The fortifications that go around the church are now freely accessible and, despite their ghostly atmosphere, are a fun walk around. Parts of the fortification walls also hold exhibitions dedicated to rural lifestyle. Prejmer does not lose sight of its primary goal though and the inside of its church is a must-see, especially for its painted wooden altar.


The church of Harman stands ten minutes away from the church of Prejmer. Overshadowed by its more impressive neighbor, it receives fewer visitors, or so we felt when we visited, but its serene atmosphere definitely won us over. Located in a village known as Honigburg in German, meaning Honey Village, the Harman church was built by the Saxons in the 13th-century.

It is recognizable from afar due to its tall white tower, which can be climbed through narrow, uneven wooden cases that lead to its bells. The bells are a sight to see but also a bit of a safety hazard on the way down as they ring loud and clear, so you better not be standing on shaky stairs when they do! Apart from the bells, Harman is a quiet haven and even its fortification walls don’t look as menacing as they do in Prejmer.

On a sunny day, the church feels even more serene, with its sunflowers, its flower pots hanging from balconies and its fruit trees. The church also boasts beautiful pre-Reformation painted frescoes. If a bit faded, they remain incredibly detailed and expressive.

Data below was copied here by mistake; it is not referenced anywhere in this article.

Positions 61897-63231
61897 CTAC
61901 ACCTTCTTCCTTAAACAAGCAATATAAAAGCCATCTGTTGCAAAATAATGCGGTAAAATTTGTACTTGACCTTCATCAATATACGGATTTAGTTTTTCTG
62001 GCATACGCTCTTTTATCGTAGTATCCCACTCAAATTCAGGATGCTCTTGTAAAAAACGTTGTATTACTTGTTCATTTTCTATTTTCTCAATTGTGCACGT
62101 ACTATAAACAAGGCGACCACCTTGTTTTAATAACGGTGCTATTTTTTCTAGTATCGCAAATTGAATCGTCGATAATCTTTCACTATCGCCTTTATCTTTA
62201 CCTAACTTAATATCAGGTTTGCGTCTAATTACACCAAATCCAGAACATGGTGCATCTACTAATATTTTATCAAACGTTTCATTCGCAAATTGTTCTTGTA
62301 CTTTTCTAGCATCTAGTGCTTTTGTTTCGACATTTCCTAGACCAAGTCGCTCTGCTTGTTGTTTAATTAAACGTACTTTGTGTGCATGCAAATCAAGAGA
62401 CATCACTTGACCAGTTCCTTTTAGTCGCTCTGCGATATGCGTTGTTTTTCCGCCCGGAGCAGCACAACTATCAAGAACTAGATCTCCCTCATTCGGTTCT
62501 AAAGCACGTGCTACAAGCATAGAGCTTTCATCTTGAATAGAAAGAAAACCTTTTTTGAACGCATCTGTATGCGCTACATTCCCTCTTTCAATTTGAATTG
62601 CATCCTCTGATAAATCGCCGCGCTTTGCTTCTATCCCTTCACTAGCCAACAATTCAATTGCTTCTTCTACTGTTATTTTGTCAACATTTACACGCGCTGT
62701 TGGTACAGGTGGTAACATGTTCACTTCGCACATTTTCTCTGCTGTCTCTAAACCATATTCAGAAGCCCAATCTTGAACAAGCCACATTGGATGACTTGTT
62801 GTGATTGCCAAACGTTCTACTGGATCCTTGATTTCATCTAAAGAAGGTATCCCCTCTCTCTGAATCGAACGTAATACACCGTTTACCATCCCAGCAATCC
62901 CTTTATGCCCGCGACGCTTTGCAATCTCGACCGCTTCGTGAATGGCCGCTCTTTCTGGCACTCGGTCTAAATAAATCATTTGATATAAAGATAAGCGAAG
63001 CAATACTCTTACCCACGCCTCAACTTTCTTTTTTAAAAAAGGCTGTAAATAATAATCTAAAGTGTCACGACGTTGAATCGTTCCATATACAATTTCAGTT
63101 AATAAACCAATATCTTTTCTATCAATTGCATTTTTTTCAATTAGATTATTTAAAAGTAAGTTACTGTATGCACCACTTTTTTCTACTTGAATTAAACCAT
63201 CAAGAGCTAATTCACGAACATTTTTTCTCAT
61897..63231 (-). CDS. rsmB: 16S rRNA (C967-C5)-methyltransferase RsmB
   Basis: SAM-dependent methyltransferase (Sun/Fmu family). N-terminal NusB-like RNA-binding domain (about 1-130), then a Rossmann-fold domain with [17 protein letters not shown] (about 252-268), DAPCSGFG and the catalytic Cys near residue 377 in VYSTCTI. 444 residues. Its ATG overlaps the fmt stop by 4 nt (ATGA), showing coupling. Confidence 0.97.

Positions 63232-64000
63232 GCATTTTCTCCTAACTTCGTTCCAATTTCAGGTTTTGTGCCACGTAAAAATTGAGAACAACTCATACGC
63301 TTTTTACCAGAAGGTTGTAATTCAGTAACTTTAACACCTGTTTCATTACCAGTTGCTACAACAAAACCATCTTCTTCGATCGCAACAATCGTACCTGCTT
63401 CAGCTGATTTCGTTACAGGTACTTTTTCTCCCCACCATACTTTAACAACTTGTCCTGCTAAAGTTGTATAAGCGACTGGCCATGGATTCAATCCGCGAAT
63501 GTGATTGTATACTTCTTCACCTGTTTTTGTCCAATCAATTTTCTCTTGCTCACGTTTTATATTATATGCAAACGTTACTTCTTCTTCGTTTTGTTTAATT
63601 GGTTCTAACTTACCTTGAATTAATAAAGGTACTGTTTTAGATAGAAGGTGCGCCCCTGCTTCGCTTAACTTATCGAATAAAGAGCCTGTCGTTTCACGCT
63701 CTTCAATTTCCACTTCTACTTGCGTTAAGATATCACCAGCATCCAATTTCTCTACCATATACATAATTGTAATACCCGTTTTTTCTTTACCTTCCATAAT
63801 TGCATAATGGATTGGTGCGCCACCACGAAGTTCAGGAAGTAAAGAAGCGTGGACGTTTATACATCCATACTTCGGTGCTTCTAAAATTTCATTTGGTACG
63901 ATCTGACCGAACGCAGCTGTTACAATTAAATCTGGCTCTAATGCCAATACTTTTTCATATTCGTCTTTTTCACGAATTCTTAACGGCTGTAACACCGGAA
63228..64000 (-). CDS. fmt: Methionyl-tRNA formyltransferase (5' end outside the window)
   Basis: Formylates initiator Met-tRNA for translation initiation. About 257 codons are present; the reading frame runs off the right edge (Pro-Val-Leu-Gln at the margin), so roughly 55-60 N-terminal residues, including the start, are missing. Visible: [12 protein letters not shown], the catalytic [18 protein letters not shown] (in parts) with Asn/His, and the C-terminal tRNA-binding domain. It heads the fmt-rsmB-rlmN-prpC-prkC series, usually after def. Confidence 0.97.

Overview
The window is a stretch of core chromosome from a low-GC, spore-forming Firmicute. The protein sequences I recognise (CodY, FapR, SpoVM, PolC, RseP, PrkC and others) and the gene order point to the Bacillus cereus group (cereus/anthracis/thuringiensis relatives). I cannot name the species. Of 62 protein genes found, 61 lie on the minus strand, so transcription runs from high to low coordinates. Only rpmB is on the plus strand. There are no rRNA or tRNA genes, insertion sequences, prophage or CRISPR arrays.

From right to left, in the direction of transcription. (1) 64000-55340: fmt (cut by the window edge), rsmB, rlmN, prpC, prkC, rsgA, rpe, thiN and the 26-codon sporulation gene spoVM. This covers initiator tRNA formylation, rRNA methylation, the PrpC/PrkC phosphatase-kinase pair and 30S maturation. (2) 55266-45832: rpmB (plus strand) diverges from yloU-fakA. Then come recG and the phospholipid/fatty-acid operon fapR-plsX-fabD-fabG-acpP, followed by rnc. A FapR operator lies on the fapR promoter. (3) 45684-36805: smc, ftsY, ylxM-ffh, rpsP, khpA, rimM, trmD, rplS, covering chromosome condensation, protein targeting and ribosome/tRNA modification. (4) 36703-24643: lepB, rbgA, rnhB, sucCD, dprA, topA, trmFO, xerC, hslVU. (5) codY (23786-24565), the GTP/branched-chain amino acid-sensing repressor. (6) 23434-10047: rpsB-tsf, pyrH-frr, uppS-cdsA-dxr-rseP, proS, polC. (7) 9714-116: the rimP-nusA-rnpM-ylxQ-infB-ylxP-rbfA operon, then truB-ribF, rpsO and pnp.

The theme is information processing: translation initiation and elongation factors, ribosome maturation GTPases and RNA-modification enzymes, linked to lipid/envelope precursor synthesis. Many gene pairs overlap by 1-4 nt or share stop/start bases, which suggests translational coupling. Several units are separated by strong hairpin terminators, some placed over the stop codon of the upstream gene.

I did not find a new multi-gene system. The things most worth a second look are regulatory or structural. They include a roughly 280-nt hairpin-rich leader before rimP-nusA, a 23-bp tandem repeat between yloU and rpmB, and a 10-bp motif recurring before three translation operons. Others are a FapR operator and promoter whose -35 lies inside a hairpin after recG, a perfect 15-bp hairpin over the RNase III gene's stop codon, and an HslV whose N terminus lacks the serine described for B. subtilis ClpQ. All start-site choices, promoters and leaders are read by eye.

Cisnădie is an easy trip from the city of Sibiu but it seems few tourists know about it as we were literally alone during our visit. It was originally built as a Romanesque basilica in the 12th-century but was later turned into a fortified church by the Saxons in order to counter Ottoman raids. The Saxons added fortification towers as well as defensive walls and a moat.

A clock was later installed in the bell tower and has been working without fail since 1868. Perhaps less impressive than the aforementioned churches, Cisnădie makes up for its plain architecture with its laid-back and off-the-beaten path atmosphere. It also allows exploring the town itself, which didn’t seem to us like a very touristy place but rather like a town with a simple yet lively local life, with streets lined up with cafés and restaurants.

If you're planning a road-trip through Transylvania, you can easily stop for a few hours at some of these churches, if not all. They're definitely a unique sight to see and a great way to learn more about the history of the region as well.